Nahas Angula, former prime minister, described Kenneth Kaunda as a humanist – portraying the former Zambian president as someone who believed in people to bring the change needed during trying times of liberation struggles on the continent.
Angula explained how the Zambian government accepted the Namibia liberation fighters during their difficult times.
Providing support through education facilities and accommodation in parts of Zambia. Angula recounts how Kaunda had come all the way to celebrate a graduation ceremony with the students and rewarded them with trophies.
“He personally handed me my certification when I graduated from a university in Zambia. And I thought, why would the president of Zambia be here to hand me, a Namibian refugee, my trophy at the ceremony?”
“This tells you the level of humility of a leader to hand out trophies to students at a ceremony,” Angula said.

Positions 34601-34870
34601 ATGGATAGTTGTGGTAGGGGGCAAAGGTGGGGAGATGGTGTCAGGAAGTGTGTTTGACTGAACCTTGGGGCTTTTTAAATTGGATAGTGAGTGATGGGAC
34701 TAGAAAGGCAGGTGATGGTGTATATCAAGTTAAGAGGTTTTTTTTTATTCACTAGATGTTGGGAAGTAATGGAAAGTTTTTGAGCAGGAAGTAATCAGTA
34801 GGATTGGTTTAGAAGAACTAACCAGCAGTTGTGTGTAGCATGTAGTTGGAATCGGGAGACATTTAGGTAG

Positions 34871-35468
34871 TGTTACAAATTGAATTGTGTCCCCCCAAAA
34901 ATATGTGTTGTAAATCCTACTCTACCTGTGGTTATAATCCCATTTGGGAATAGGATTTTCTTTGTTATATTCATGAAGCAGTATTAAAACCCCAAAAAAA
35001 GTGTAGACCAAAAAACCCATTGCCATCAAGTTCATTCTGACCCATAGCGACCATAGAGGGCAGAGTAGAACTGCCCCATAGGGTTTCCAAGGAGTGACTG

Kaunda’s Zambian government also assisted in setting up the Namibian United Nations centre that paved the way for Namibia’s independence.
On the front of the political realm, Angula explains that SWAPO also experienced turbulence, which according to him could have caused the total collapse of the party.
“One of those turbulent times was in 1975, when the party was faced with internal turbulence, when Kaunda decided that SWAPO would not be brought down by this internal chaos. And he corrected this action,” he added. This allowed the party to inject new vigour into its ranks.
Kaunda was also the chairman of the first instances of the southern African community’s liberation.
“His passing is not a loss to the Zambian people, but to Africa as a whole. We celebrate his determination, his humanism, his commitment towards the people of the continent!”